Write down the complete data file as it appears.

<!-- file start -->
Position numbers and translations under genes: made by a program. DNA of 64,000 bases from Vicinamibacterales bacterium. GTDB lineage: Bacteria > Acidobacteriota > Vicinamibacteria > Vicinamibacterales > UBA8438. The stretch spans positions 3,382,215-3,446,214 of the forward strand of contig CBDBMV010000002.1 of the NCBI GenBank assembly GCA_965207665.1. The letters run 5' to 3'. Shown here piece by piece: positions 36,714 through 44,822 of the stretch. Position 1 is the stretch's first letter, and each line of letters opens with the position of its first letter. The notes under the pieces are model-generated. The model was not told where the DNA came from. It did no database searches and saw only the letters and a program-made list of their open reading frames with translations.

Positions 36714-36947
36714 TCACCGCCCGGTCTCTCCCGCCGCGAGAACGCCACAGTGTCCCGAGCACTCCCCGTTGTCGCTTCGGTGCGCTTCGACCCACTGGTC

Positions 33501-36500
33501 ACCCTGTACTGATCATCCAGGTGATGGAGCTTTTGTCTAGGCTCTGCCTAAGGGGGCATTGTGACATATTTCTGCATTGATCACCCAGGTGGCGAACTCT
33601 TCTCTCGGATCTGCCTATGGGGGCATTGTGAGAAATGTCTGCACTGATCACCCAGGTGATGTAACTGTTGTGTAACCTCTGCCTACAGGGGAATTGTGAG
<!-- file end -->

Position numbers and translations under genes: made by a program. DNA of 64,000 bases from Vicinamibacterales bacterium. GTDB lineage: Bacteria > Acidobacteriota > Vicinamibacteria > Vicinamibacterales > UBA8438. The stretch spans positions 3,382,215-3,446,214 of the forward strand of contig CBDBMV010000002.1 of the NCBI GenBank assembly GCA_965207665.1. The letters run 5' to 3'. Shown here piece by piece: positions 36,714 through 44,822 of the stretch. Position 1 is the stretch's first letter, and each line of letters opens with the position of its first letter. The notes under the pieces are model-generated. The model was not told where the DNA came from. It did no database searches and saw only the letters and a program-made list of their open reading frames with translations.

Positions 36714-36947
36714 TCACCGCCCGGTCTCTCCCGCCGCGAGAACGCCACAGTGTCCCGAGCACTCCCCGTTGTCGCTTCGGTGCGCTTCGACCCACTGGTC

Positions 33501-36500
33501 ACCCTGTACTGATCATCCAGGTGATGGAGCTTTTGTCTAGGCTCTGCCTAAGGGGGCATTGTGACATATTTCTGCATTGATCACCCAGGTGGCGAACTCT
33601 TCTCTCGGATCTGCCTATGGGGGCATTGTGAGAAATGTCTGCACTGATCACCCAGGTGATGTAACTGTTGTGTAACCTCTGCCTACAGGGGAATTGTGAG